It would be very costly to repair a runway of sufficient size and makeup to handle Strategic Air Command (SAC) bombers, so planners looked at other options. A long runway was still needed to accommodate the planned deployment of SAC’s intercontinental bombers. Ladd Field was ruled out because its main runway had already been extended to the limit allowed due to a bend in the Chena River. Any extension of Ladd’s runway would have to cross the river toward town, increasing noise and traffic over Fairbanks. Planners were left with only one suitable option: 26-Mile Strip. Resources from the aborted site were transferred to 26-Mile Strip, and work began on the upgrade immediately. The west runway was extended to 14,500 feet, and 26-Mile Strip was finally a full-fledged Air Force installation. This was not the end of the site south of Nenana, though. A year later the military began awarding contracts for the construction of early warning defense radar and communications installations throughout the state. Since acreage had already been withdrawn for military use, plans were made to go ahead with the construction of Clear Air Force Station, which is still in operation today.
On Sept. 18, 1947, the Air Force gained its independence as a separate branch from the Army when President Harry Truman signed the National Security Act of 1947. The newly created Air Force now had two bases near Fairbanks: Ladd Field, which was home to fighter interceptors providing air defense in the Interior, and 26-Mile Strip. The first Strategic Air Command bombers arrived at 26-Mile in November with the deployment of the 97th Bomber Group from Smokey Hill Air Force Base, Kan.
On Jan. 13, 1948, the Air Force changed the name of 26-Mile Field to Eielson Air Force Base in honor of famed Arctic aviation pioneer Carl Ben Eielson. Eielson was a renowned bush pilot in the 1920s who was killed in a 1929 crash while attempting to rescue stranded passengers and a cargo of furs aboard the freighter Nanuk, caught in the ice off the Siberian coast. The 97th Bomber Group departed Eielson in March 1948, but other SAC units followed.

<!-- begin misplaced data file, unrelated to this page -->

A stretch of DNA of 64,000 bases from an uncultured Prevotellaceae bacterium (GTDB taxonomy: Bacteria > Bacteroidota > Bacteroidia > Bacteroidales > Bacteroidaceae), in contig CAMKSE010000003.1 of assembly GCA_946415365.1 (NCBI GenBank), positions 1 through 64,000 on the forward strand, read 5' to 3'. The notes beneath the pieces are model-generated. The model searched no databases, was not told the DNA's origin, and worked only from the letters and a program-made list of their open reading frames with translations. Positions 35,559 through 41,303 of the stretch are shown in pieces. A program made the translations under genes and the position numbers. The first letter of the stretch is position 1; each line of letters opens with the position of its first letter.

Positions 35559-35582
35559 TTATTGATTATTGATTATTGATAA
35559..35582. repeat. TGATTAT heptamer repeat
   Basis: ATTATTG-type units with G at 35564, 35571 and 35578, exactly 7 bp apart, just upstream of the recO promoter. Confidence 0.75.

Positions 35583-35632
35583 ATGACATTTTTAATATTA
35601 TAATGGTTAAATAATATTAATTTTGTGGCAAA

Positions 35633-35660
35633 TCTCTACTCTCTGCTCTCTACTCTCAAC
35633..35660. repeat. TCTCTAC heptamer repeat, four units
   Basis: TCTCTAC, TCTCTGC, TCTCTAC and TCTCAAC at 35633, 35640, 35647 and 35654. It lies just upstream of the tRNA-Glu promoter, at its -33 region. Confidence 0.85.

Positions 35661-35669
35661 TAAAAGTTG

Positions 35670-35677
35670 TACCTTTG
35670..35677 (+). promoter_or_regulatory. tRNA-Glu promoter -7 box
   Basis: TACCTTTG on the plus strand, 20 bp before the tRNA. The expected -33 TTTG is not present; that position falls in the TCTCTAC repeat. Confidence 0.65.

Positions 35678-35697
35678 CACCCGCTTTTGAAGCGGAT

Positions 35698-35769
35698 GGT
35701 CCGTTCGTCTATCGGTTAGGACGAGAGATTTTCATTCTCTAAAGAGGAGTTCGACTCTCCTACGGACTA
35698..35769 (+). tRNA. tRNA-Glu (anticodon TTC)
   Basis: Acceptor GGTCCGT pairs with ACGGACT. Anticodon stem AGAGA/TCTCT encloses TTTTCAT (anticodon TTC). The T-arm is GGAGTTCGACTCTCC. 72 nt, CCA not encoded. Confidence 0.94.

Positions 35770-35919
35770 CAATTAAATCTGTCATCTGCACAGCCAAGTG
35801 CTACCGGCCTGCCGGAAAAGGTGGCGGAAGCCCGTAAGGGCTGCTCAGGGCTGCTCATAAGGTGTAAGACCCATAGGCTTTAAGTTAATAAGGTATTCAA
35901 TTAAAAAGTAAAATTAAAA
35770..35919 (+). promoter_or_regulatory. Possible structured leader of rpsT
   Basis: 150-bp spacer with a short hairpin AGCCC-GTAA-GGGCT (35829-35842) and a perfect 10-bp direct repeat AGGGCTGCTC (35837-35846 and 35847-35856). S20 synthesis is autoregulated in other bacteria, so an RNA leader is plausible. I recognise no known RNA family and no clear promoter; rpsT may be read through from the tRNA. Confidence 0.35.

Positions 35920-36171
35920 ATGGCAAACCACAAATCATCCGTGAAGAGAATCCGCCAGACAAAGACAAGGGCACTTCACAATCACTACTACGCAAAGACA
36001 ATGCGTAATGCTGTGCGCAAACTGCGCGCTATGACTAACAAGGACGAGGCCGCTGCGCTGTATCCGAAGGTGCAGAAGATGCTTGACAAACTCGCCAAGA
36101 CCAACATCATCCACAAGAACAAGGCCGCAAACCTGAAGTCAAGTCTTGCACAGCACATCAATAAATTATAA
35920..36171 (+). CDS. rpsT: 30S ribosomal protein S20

Eielson played host to B-29s, B-36s and finally B-47s. In fact, the largest hangar on Eielson today, now used for the Air Force’s RED FLAG-Alaska exercises, was originally built to house three B-36 “Peacekeeper” bombers, the largest bomber in the Air Force inventory. Following the Korean War, the Air Force began to look at ways to cut costs. The Air Force had mixed emotions about having two air bases so close together. Because Ladd AFB had reached its limits of runway expansion, they decided to transfer Ladd to the Army and move its Air Force operations to Eielson. On Jan. 1, 1961, Ladd AFB was returned to the Army and renamed Fort Wainwright. Since then, the Air Force has seen many changes at Eielson, and many missions and aircraft have come and gone. Since its early days, Eielson has been home to weather reconnaissance aircraft, tactical units from Alaskan Air Command, aerial tankers, A/OA-10s, and most recently F-16s as part of the 354th Fighter Wing, flying as aggressors for RED FLAG-Alaska.
Strategically, Eielson’s location allows units based here to respond to hot spots in Europe faster than units at bases on the East Coast. The same is true for Korea and the Far East. Eielson units can even respond more quickly than many units based in California. A 1940 census reported that 1,000 military people lived in Alaska that year. Today, Eielson alone is home to more than twice that number. The large military presence in Alaska, combined with the large amount of defense spending in the state, ranking second only to the oil industry, ensures a significant military impact for decades to come. With Alaska’s strategic location, recognized in the 1920s and 1930s by Air Force pioneers like Gens. Henry “Hap” Arnold and Billy Mitchell, the vision of Eielson’s future certainly outshines its humble beginnings, and may someday outshine its historic past.